Humans may have contracted virus from dogs: Study

It's known that all mammals and most vertebrates (or creatures with backbones) possess retroviruses -- such as HIV that have the ability to incorporate their genetic material into that of their hosts -- in their genomes.

To get a broader picture of how deeply retroviruses have invaded genomes, a team of scientists in Sweden analysed the first sequenced carnivore genome, that of a female dog of the boxer breed.

They found that "endogenous" retroviruses only seem to make up 0.15 per cent of the dog genome, six times less than humans, LiveScience reported.

It's because dogs may have better mechanisms to protect their genomes against retroviruses, or their genomes may house unknown types of retroviruses that current techniques can't yet detect, the researchers said.

Intriguingly, they discovered a novel group of retroviral material in dogs that is highly similar to endogenous retroviruses seen in humans. They belong to a type of virus known as gammaretroviruses, the most frequent type found in mammals to date.

This specific group of retroviruses seems to have invaded the dog genome relatively recently. This suggests that dogs and humans may have passed these germs to each other due to close interactions during our thousands of years of history together -- a phenomenon known as "lateral transmission", the researchers said. However, it remains uncertain how such transmission might have occurred -- perhaps from wet "doggie kisses", for instance, the researchers reported in the journal PLoS ONE.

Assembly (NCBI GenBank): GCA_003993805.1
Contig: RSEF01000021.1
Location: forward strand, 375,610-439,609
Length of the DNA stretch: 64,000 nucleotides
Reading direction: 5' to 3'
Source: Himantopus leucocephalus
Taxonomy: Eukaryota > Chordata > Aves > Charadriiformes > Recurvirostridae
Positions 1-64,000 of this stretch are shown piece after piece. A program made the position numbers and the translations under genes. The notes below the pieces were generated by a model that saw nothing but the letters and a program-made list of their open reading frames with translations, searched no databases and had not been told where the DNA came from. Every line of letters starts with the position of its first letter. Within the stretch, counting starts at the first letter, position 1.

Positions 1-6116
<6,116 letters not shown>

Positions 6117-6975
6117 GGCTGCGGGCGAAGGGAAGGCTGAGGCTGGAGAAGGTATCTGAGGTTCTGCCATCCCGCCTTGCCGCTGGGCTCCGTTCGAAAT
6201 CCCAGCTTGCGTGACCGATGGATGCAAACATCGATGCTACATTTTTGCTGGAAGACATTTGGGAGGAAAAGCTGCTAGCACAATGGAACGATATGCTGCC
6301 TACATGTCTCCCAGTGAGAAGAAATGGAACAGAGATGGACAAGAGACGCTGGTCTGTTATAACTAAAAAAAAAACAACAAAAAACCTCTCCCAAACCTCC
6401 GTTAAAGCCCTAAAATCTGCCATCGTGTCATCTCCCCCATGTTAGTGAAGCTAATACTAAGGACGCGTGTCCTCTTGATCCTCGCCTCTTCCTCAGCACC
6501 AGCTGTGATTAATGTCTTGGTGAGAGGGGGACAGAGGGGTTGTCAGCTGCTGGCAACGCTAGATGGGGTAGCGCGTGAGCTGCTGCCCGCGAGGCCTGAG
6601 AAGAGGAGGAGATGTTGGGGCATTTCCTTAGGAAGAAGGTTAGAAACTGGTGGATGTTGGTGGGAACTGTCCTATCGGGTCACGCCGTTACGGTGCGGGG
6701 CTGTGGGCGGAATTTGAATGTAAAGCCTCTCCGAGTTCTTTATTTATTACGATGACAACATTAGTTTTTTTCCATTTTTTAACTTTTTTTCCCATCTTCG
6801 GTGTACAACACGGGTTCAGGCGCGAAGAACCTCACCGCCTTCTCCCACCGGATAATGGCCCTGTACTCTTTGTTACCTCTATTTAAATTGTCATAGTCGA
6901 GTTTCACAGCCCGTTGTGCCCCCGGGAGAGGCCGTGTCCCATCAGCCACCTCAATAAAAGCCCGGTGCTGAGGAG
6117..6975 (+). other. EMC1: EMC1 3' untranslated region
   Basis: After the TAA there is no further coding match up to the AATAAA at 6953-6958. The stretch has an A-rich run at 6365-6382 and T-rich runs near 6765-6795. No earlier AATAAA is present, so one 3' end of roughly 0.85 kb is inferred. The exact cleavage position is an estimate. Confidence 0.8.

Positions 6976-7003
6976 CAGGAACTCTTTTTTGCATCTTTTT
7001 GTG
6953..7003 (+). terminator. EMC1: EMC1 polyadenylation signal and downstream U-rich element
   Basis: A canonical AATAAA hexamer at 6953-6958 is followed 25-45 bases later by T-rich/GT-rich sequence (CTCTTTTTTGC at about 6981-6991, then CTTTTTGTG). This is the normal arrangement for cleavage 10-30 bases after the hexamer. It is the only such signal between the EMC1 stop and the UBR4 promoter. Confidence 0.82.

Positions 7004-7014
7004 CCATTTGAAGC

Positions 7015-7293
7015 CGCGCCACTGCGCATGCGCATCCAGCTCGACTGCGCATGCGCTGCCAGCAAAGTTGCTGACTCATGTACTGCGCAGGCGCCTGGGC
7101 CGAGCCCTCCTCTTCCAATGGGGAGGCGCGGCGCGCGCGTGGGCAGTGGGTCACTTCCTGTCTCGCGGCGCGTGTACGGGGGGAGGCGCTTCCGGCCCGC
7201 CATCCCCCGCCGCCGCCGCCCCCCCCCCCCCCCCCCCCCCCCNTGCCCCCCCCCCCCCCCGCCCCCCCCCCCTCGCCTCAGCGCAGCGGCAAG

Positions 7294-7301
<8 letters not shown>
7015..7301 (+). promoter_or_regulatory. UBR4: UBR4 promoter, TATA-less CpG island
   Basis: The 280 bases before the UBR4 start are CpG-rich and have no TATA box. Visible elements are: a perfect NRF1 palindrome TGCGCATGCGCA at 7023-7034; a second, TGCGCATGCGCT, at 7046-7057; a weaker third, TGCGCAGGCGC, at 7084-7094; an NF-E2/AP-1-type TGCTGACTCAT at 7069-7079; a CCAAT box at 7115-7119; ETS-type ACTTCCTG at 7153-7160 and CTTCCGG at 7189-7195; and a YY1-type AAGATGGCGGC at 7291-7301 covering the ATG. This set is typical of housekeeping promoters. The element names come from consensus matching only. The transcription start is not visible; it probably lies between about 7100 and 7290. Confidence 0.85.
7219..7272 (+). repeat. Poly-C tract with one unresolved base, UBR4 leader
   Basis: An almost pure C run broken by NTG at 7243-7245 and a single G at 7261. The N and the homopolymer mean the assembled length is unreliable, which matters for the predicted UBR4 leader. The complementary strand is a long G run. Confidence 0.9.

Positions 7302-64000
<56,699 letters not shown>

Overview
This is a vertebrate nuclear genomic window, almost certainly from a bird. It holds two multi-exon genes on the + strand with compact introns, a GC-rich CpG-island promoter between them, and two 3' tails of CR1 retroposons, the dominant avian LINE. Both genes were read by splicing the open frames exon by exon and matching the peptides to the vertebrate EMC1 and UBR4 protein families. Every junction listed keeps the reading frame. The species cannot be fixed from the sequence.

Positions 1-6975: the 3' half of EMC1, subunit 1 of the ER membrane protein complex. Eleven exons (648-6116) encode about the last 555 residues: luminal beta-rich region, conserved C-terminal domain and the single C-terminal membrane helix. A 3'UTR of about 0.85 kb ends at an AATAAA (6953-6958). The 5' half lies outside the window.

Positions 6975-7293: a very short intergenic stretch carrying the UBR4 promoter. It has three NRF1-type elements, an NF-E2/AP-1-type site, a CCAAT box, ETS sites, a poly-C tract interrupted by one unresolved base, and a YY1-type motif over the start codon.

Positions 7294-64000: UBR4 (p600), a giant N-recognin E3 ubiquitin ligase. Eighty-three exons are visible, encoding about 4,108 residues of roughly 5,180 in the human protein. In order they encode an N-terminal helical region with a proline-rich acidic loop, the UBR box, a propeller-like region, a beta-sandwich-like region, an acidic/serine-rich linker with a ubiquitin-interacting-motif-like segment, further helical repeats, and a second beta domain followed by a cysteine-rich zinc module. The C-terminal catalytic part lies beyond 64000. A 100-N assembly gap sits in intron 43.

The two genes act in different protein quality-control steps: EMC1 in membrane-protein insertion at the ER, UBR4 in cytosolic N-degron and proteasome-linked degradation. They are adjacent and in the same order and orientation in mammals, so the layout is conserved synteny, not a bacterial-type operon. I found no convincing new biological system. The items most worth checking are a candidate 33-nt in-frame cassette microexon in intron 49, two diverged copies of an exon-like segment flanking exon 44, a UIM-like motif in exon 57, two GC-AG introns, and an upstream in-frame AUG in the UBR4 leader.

"We need to stress that we can only say potential for possible lateral transmission between dog and human," said researcher Goran Andersson, a molecular geneticist at the Swedish University of Agricultural Sciences.

To shed light on if, when and how much this happened, "DNA from more dogs will be analyzed," said Andersson.

Such research might not only discover evidence for such lateral transmission, but also could reveal how dogs might be protecting themselves against retroviruses.

Such knowledge might help lead to therapies against retroviruses, including perhaps HIV, Andersson said.

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